Wednesday, July 2, 2008

Victor on Lib-Speak

Hey mensche:

In a world of much larger problems, I manage to fret about the tiniest things. It keeps me healthy.

This week's annoyance concerns two language conceits of Gordon Campbell (Gordo Carbo) that have been picked up by the tiny portion of his Cabinet Ministers who are allowed to address the media. Here they are with headlines:


Gordo Carbo refers to British Columbia as BRISHHH Clumbia. There used to be a "t" in the middle of British. Columbia had an "o". But Carbo pronounces it like a toothless Rabbi, as in " Are you here for the brishhh." Or maybe a drunk who wondered into a circumcision rite and asked, " Wasss a brisshh anyway? burp!"

If you listen to Carbo's designated hit men ( Kevin Flopman, Wally Opaque etc.) they all raise a glass to Brishh Clumbia.


This refers to Carbo's tendency to start every third sentence with " I can tell you." What the bleeding hell does that mean? Has his grandmother finally released him from a vow and allowed him to tell us some long dead secret? Has he finally learned to pronounce the two syllable words in the proclamation he is about to orate? Flopman loves this one. He uses it without any accompanying sentence. Opaque uses it, but then again, Opaque proves that in order to be a Stepford wife, you do not have to be a wife, white, or stupid.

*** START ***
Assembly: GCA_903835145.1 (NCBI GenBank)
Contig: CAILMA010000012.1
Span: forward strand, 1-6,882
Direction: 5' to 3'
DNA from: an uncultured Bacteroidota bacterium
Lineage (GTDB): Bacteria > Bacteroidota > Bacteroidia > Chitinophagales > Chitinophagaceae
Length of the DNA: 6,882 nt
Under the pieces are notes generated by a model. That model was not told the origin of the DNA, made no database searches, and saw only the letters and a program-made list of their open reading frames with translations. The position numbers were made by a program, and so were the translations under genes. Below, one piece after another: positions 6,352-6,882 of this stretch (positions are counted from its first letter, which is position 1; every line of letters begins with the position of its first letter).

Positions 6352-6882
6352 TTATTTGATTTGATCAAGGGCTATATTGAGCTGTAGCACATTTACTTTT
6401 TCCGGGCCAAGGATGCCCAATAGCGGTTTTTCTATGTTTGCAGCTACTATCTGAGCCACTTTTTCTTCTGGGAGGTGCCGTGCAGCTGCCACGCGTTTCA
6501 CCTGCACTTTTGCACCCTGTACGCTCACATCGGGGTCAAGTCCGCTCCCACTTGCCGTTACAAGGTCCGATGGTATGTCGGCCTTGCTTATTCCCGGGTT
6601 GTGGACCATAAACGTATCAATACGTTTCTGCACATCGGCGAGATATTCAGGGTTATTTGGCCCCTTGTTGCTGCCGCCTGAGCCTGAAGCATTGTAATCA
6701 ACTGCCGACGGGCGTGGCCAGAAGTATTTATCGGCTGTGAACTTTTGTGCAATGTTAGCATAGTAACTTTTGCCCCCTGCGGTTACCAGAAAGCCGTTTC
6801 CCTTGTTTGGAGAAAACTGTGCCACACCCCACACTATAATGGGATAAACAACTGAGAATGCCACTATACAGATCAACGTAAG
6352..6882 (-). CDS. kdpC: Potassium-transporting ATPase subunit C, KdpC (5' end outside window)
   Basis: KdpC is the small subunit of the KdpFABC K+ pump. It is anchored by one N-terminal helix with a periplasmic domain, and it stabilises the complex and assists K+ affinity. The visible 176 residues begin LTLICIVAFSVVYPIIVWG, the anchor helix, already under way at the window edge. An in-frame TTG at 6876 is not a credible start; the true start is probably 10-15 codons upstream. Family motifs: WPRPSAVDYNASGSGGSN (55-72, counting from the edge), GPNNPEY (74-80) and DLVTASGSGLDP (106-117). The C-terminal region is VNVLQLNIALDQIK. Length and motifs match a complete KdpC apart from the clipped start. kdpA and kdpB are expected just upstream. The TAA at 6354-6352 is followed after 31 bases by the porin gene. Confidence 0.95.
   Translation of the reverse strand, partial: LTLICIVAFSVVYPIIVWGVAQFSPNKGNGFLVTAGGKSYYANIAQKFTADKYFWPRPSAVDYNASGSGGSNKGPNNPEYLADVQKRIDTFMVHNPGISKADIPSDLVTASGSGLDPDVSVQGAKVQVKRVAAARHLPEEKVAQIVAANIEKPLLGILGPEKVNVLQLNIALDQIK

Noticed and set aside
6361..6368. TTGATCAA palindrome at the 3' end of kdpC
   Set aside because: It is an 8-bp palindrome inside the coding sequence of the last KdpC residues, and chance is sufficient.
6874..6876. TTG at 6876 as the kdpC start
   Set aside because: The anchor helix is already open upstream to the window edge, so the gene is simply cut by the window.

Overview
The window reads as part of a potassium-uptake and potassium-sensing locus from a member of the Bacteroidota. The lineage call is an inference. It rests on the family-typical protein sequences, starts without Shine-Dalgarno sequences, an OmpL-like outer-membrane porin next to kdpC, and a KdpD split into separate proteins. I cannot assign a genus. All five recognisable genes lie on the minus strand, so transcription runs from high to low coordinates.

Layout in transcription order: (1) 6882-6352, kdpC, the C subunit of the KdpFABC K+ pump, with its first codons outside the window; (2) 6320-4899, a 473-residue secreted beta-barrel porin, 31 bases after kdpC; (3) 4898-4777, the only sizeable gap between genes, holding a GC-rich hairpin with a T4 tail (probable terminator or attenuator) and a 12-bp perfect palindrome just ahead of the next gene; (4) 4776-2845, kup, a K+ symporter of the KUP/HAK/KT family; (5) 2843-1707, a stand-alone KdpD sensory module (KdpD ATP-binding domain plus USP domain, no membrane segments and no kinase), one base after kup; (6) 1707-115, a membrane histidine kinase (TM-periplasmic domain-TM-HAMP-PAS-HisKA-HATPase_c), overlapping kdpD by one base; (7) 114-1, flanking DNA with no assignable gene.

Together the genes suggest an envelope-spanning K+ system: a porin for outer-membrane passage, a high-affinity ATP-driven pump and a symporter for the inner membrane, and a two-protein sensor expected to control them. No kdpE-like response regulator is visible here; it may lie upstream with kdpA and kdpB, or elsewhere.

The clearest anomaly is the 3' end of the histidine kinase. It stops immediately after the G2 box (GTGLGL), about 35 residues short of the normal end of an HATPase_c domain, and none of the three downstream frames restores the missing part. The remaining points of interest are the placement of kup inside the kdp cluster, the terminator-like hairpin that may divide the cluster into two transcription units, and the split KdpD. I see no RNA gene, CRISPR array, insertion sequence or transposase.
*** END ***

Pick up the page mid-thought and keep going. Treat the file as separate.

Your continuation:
Stupid is enough.

So, I can tell you that here in Brishhhh Clumbia, ish a bewfull day.

I'm on m way to a brisssh and I have the rabbi's teeth in my pocket. Somewhere. Ouch!!!!!


Frances Bula Moving On

Frances Bula, for many years Vancouver Sun's City Hall senior reporter, is departing the Sun to work as Contributing Editor at Vancouver Magazine. She will also be a key member of Langara College's Journalism Faculty.

Here is her last entry on her Sun's "City States" blog from this morning:

A short goodbye

Dear all of my blog-readers,

This will be my last post on this Vancouver Sun blog, as I have resigned from the paper.